Gor­don Ram­say dishes on din­ing out

The Star Malaysia - Star2 - - Taste -

AVOID the spe­cials, be sus­pi­cious of out­landish boasts and pre­pare to hag­gle for your wine – three golden rules for a height­ened din­ing ex­pe­ri­ence, as newly re­vealed by celebrity chef Gor­don Ram­say. The Miche­lin-starred cook of­fered AFP his tricks for get­ting the most out of a restau­rant visit as he in­spected the Los An­ge­les set of his lat­est show, a US ver­sion of his hit British se­ries The F Word, which de­buted on Fox on Wed­nes­day.

“Spe­cials are there to dis­ap­pear through­out the evening. When they list 10 ‘spe­cials,’ that’s not spe­cial,” Ram­say told AFP at a sound­stage in Hol­ly­wood that is be­ing trans­formed into a func­tional restau­rant ca­pa­ble of serv­ing 100 din­ers.

The 50-year-old British pre­sen­ter rec­om­mends book­ing a ta­ble for at least three if you are plan­ning a ro­man­tic meal for two, as your small lie will im­prove your chances of be­ing able to spread out and avoid “get­ting stuck in the cor­ner like a doorstop.”

Al­ways get the most out of the ex­pert sell­ing you the wine, the chef says, rec­om­mend­ing that din­ers ask for the “bin end” list -- the bot­tles with scratched la­bels, vin­tages that are about to be ro­tated out or poor sell­ers that restau­rants want to get rid of.

One of only four chefs in Bri­tain to main­tain three Miche­lin stars and the owner of a string of restau­rants around the world, Ram­say knows bet­ter than most how to read be­tween the lines on a menu, and says there are some dishes he wouldn’t or­der any­where.

“When they turn around and tell me it is the ‘fa­mous red lasagne,’ who made it fa­mous?” he de­mands.

“They start com­ing up with these ter­mi­nolo­gies, say­ing ‘and the wicked, fa­mous, best in the coun­try prof­iteroles.’ Who said that, who named that?”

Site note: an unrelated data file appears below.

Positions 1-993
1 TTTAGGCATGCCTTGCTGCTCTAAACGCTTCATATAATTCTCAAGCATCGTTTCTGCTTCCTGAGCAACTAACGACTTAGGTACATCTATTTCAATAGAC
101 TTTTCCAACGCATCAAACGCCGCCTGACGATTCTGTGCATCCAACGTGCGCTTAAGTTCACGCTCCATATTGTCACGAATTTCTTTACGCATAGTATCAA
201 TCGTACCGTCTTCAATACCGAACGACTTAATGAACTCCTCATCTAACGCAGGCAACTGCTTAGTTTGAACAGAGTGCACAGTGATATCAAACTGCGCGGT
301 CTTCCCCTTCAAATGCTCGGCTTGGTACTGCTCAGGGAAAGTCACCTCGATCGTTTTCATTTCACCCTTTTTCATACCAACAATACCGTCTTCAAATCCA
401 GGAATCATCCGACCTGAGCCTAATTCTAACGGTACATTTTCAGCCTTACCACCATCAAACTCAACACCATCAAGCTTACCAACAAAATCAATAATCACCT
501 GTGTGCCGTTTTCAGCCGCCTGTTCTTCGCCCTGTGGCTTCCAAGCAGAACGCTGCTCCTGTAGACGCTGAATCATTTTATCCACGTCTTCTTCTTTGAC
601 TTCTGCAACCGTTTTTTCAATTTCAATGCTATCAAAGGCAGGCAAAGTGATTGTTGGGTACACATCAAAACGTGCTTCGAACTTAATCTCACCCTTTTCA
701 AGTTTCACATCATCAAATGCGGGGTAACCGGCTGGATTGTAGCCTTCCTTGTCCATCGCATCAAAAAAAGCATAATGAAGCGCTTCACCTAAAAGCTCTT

Ram­say, who trained un­der Al­bert Roux, Marco Pierre White and Guy Savoy, is fa­mous for his foul-mouthed rants on numer­ous hit TV shows in­clud­ing Hell’s Kitchen, and his acer­bic com­ments have landed him in hot wa­ter on sev­eral oc­ca­sions.

The Scot’s no­to­ri­ously filthy lan­guage em­bar­rassed British net­work Chan­nel 4 af­ter an unedited episode of his Ho­tel Hell aired by mis­take on a mid­day in April. Ram­say used the “F word” six times in 15 min­utes, be­fore the episode was pulled.

His word-for-word re­ac­tion to the con­tro­versy – at least to AFP – is un­print­able, but the gist is that he thinks the chan­nel should be tak­ing the heat for what was, in the end, a schedul­ing er­ror.

Ram­say’s broader thoughts on his rep­u­ta­tion for pro­fan­ity are also un­suit­able for day­time con­sump­tion but, in sum­mary, he senses a hypocrisy in the way the press sin­gles him out for his “in­dus­trial lan­guage.”

He is no dif­fer­ent, he be­lieves, from other pro­fes­sion­als – “from jour­nal­ists to bas­ket­ball play­ers to foot­ballers to school teach­ers” – who use the lin­gua franca of the shop floor.

Ram­say’s pro­fan­ity never comes across as any­thing less than au­then­tic, yet one can’t help but sus­pect that he en­joys his brand.

A filthy-mouthed chef fronting a show called The F Word – notwith­stand­ing Fox’s in­sis­tence that the ini­tial stands for “food,” “fam­ily” and “fun” – knows ex­actly what it is that makes him a bank­able as­set for bil­lion­aire Ru­pert Mur­doch’s lu­cra­tive ca­ble TV divi­sion.

The se­ries is go­ing out live in prime­time and Ram­say’s only pro­tec­tion from cen­sure will be a five-sec­ond de­lay and a pro­ducer hover­ing over the “bleep” but­ton. But the de­fi­ant chef says he won’t pull punches or “wrap any­thing in cot­ton wool.”

“The one big thing I hope doesn’t hap­pen is we don’t crash and come off air, if the naughty F-bomb drops out and Ru­pert Mur­doch is (watch­ing) in Aus­tralia and he pulls the plug out,” he jokes.

— AFP Re­laxnews

Ram­say is de­but­ing the US ver­sion of The F Word. — AFP Re­laxnews

Newspapers in English

Newspapers from Malaysia

© PressReader. All rights reserved.